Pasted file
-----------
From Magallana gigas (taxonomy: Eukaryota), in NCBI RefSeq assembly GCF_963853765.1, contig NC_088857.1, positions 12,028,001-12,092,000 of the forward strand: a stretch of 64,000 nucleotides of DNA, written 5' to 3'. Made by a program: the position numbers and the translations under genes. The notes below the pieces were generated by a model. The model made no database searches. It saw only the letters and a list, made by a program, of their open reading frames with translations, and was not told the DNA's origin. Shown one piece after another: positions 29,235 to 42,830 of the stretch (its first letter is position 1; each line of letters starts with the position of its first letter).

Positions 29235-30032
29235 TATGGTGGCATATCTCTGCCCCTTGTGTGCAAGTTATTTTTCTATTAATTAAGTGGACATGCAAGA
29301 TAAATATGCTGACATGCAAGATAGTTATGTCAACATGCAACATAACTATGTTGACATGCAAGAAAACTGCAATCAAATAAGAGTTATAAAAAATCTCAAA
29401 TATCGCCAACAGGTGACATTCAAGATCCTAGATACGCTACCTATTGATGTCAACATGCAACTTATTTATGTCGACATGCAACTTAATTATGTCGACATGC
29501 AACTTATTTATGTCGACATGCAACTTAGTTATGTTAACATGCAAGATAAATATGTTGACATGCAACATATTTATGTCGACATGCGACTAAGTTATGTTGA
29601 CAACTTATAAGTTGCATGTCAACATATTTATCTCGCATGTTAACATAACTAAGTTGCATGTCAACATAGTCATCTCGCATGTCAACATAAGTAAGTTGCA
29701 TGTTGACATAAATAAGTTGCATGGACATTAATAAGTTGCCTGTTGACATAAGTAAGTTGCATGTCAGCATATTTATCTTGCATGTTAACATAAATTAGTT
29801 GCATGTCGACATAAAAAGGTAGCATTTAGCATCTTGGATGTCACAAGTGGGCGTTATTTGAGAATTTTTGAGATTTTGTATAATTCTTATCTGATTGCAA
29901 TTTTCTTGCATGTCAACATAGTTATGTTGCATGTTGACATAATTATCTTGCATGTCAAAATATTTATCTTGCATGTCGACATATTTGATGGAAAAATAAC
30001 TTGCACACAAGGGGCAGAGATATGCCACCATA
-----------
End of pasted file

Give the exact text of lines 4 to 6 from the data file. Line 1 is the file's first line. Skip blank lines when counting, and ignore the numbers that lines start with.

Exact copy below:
29301 TAAATATGCTGACATGCAAGATAGTTATGTCAACATGCAACATAACTATGTTGACATGCAAGAAAACTGCAATCAAATAAGAGTTATAAAAAATCTCAAA
29401 TATCGCCAACAGGTGACATTCAAGATCCTAGATACGCTACCTATTGATGTCAACATGCAACTTATTTATGTCGACATGCAACTTAATTATGTCGACATGC
29501 AACTTATTTATGTCGACATGCAACTTAGTTATGTTAACATGCAAGATAAATATGTTGACATGCAACATATTTATGTCGACATGCGACTAAGTTATGTTGA